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Who’s Running in the Florida House District 80 Primary?

Election 2020

Collier County voters live in one of three State House districts: 106, 80 or 105. Find your district here.

As I explained in Get Ready to Vote in the August 2020 Primaries, just one Republican and one Democrat are running for the District 106 seat, so there will be no primaries and that race will be on the ballot in November.

In this post, I look at the candidates running in the District 80 primary. In my next post, I will look at the District 105 primaries.

Please see How I Research Candidates and Six Things to Consider When Evaluating Candidates for how I approach writing these posts. I also asked the candidates to complete a questionnaire and included excerpts from their responses as well as links to the complete documents, below.

After reviewing what I learned about each candidate, I close with a look at the money that is financing the campaigns and some suggested next steps.

The Candidates

The candidates running for the District 80 seat are:

  • Republicans: Drew-Montez Clark, Victor Dotres and Lauren Melo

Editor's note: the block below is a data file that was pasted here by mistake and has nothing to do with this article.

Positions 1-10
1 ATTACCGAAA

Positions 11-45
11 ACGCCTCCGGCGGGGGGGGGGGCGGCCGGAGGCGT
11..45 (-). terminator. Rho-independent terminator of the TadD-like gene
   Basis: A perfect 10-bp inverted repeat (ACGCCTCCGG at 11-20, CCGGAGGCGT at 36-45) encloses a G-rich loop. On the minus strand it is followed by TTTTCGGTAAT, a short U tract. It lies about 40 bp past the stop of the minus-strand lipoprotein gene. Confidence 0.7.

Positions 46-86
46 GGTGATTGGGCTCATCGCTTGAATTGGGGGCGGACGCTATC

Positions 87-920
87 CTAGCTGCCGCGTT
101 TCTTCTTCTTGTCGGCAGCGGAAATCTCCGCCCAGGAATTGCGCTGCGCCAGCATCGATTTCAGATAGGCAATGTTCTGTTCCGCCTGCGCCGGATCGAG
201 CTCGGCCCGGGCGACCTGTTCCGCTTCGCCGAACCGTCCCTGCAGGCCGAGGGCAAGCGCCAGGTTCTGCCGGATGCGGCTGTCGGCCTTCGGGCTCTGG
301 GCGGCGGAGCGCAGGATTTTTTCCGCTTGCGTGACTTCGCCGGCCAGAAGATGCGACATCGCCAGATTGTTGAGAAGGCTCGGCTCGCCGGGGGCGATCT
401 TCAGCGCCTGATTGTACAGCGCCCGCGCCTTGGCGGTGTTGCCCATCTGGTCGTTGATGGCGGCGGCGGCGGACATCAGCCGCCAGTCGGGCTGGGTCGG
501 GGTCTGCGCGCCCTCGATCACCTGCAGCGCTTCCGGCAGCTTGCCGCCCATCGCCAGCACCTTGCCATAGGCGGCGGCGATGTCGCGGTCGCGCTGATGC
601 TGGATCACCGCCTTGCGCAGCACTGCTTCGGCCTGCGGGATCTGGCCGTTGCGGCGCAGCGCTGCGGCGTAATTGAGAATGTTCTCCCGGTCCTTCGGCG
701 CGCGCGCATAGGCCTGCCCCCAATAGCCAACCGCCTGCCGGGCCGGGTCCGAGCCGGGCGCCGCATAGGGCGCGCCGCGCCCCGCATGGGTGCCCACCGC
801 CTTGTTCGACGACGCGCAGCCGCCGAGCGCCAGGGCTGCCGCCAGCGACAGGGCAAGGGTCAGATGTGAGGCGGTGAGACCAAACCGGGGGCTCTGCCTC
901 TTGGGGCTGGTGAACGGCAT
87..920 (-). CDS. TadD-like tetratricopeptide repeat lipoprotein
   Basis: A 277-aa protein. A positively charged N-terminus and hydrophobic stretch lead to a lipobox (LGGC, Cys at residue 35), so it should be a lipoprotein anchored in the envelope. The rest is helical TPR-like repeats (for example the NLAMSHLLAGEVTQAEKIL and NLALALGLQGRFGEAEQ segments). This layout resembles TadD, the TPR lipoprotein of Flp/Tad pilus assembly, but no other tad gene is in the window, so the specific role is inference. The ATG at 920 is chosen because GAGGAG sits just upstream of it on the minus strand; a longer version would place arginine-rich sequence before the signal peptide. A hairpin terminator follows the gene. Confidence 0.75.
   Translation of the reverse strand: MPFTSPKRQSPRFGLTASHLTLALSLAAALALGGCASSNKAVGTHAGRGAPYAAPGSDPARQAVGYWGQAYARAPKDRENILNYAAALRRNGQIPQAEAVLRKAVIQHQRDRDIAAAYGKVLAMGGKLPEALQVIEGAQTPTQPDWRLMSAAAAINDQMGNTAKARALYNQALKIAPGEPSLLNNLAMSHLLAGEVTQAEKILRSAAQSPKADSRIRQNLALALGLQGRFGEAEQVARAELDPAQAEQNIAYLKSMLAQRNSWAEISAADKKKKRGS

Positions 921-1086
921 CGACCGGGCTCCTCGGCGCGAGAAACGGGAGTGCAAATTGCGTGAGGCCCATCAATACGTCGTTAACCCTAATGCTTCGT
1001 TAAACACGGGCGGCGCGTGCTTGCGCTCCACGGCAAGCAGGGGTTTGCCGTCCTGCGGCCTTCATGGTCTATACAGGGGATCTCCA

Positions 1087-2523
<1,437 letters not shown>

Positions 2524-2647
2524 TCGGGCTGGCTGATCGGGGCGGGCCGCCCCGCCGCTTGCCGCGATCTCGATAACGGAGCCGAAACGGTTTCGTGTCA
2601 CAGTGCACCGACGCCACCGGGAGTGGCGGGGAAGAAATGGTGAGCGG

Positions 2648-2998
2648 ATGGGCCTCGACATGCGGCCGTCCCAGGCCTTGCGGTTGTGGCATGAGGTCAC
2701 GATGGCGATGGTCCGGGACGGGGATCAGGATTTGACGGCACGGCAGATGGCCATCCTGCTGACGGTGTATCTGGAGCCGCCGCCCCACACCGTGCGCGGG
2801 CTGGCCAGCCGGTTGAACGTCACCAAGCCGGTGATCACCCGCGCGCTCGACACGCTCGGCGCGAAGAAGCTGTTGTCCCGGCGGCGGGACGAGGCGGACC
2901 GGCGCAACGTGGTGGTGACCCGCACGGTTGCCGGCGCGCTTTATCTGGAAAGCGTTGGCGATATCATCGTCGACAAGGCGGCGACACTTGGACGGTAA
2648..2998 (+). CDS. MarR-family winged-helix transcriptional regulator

• Democrat: Laura Novosad

Registered Republicans who live in the district may vote in the closed primary in August. The winner will face Democrat Laura Novosad in November.

DISTRICT 80 REPUBLICAN CANDIDATES

Drew-Montez Clark

Drew-Montez Clark
Drew-Montez Clark

Drew-Montez Clark’s website describes him as a ”small business owner of nearly 10 years in SWFL [who] has reached a point in his life where it is no longer acceptable to be silent.”

Clark was born and raised in Danville, VA. He has a Bachelors of Science degree in Human, Nutrition, Foods & Exercise from Virginia Tech and a Doctorate of Chiropractic degree from Life University in Atlanta, GA.

He began practicing Chiropractic in 2009 in Georgia. In 2012, he and his wife Kamela moved to Naples and founded a practice, Arc of Life Family Spinal Care with two other chiropractors The Clarks have three children.

On his website’s Home page, Clark asks, “Who am I?” and answers, “Pro-Life, Pro-Second Amendment; Pro-God; Pro-Trump; Pro-Constitution.” If elected, he says, “Every decision, every support of a bill, every opposition of a bill will be filtered from my values previously stated and your voice.”

The website’s “Personal Values” page lists Faith; Responsibility; and Empowerment.

Candidate questionnaire responses

What diversity of perspective, attributes, knowledge or skills would you bring to the office that differentiates you or that the other candidates don’t have?

”I am a young, black, God fearing, conservative who understands the value & opportunity that education provides for those with access. My 10 years of experience within the healthcare field provide a unique foundational perspective to draw from regarding healthcare policy.”

What three things do you want to accomplish if elected?

  1. Provide District 80 with a voice in Tallahassee;
  2. Protect our constitutional rights;
  3. Healthcare (Education, Access, HSA)